Posts Tagged ‘opinions’

I stumbled upon the door that led to this part of the Interwebs we came to call the manosphere almost 3 years ago. And it wasn’t by accident that I happen to land on one of the many web sites that populates this space. No, sir. Like many of those who found their way here on their own, I am presuming, I wasn’t just goofing off that night merrily clicking away at some random links just waiting to discover some random web pages that would interest me. I was having real problems understanding the behavior of a woman I was interested in at that time, and I was looking for real answers. I was typing very specific search terms into Google hoping to read some formal study or two about the quirks of female behavior that would make sense of some odd nuances I have gotten from her earlier that day.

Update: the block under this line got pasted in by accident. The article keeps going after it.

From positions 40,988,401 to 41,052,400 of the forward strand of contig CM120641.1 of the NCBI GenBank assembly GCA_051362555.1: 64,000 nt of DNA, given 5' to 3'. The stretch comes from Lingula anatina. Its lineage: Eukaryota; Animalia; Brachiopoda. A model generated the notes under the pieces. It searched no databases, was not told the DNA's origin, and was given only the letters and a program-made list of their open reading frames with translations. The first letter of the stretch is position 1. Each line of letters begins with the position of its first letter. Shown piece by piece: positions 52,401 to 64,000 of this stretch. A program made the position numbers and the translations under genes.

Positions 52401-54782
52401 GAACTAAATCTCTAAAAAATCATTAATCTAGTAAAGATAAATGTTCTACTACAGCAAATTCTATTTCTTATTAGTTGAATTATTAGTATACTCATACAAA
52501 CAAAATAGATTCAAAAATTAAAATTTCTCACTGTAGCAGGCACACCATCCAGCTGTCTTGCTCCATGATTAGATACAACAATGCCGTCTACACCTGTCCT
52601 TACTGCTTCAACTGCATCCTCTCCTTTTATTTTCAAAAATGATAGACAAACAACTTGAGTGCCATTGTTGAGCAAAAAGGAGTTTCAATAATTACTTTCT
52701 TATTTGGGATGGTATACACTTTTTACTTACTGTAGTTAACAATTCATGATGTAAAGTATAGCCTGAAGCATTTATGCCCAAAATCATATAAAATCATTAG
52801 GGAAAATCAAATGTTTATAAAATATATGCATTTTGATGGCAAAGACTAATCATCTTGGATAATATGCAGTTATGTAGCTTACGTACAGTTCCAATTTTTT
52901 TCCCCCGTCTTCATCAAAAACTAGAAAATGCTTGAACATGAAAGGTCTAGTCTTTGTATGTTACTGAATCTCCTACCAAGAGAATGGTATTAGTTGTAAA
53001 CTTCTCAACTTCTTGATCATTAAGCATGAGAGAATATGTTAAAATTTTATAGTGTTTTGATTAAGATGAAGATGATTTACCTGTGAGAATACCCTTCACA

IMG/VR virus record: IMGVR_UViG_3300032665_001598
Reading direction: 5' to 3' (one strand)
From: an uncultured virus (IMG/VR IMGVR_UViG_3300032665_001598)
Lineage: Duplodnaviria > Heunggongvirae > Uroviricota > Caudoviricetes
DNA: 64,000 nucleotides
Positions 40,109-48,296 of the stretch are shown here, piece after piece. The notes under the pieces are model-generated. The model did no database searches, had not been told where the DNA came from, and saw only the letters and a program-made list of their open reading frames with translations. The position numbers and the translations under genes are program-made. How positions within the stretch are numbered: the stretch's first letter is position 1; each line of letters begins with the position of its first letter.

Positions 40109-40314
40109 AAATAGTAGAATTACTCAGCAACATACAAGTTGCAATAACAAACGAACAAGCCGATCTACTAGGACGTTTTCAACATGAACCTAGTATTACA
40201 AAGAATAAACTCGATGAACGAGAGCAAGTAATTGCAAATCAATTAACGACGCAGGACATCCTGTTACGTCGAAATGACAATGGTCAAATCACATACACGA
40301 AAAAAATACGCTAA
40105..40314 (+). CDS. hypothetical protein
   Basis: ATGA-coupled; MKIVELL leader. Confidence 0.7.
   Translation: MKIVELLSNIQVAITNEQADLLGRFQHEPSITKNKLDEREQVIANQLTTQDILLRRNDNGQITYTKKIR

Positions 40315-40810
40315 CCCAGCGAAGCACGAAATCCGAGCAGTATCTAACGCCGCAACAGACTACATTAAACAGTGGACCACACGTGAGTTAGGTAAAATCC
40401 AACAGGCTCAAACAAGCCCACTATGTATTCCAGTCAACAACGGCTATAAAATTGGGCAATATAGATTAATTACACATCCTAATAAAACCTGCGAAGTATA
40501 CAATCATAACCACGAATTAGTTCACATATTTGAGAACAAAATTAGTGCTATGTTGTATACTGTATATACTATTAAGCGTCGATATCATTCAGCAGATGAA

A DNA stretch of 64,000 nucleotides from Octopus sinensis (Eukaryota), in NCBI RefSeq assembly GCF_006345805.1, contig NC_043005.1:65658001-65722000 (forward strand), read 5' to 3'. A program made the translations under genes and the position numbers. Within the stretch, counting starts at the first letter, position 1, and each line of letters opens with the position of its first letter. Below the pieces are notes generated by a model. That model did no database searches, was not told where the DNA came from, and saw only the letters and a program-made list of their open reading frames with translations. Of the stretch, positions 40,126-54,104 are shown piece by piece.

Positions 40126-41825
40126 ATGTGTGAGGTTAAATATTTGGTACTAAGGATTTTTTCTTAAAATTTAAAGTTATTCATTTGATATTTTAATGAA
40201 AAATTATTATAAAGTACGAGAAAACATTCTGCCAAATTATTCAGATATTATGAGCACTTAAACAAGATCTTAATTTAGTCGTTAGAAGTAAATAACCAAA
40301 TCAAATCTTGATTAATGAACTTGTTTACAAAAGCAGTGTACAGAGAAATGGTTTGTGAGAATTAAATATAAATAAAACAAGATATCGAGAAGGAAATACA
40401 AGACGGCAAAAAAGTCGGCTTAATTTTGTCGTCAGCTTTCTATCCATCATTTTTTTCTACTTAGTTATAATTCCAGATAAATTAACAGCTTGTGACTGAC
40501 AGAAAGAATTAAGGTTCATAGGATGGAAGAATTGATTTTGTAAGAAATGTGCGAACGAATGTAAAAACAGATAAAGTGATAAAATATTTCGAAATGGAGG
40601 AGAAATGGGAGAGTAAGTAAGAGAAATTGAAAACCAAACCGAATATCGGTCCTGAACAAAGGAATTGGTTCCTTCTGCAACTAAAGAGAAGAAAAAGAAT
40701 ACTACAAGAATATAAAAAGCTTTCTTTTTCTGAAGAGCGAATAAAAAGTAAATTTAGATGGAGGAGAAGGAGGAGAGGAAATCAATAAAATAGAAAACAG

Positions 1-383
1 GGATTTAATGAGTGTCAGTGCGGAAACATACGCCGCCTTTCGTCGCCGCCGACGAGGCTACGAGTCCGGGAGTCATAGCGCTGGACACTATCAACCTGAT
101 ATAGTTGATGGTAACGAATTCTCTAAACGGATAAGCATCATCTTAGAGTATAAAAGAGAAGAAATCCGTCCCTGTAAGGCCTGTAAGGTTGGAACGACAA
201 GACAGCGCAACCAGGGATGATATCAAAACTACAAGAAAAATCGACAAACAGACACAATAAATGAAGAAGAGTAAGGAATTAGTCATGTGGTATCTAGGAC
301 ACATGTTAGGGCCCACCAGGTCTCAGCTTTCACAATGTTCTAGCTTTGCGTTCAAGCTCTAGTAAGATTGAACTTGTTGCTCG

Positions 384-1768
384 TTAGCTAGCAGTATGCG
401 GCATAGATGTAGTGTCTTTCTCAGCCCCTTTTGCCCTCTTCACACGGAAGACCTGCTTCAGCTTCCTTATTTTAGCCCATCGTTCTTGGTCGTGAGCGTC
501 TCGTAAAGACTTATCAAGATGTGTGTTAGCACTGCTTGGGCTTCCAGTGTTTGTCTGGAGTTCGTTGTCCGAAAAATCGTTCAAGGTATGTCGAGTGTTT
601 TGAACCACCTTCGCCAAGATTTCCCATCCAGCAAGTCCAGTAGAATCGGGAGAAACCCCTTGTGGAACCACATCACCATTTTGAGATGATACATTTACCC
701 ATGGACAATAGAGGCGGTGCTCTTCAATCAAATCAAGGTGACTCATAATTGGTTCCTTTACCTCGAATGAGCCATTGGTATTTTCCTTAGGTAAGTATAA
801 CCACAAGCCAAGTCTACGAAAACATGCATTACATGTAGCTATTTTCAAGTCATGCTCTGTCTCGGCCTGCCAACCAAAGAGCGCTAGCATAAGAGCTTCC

Quite frankly, even then, I thought I was good with women. At my age, 35 years old at that time, I had been with well over a dozen. That number doesn’t qualify me as a stud of any kind, I know. I am aware that some men do very, very well on that department. But compared to practically all the other male friends I have in my circle who had been with one or two, most of them, or three or four, in a couple of cases, I was suppose to be the guru when it comes to these things. Yet there I was that night, dumb-founded, clueless, on the verge of something I would eventually learn the manosphere calls a oneitis, desperately seeking to understand female nature, banging away at my keyboard somewhat sure that someone somewhere on the Internet has the answers I was looking for, actively searching for help, definitely willing to listen, and itching to try other ideas out because what I know wasn’t working.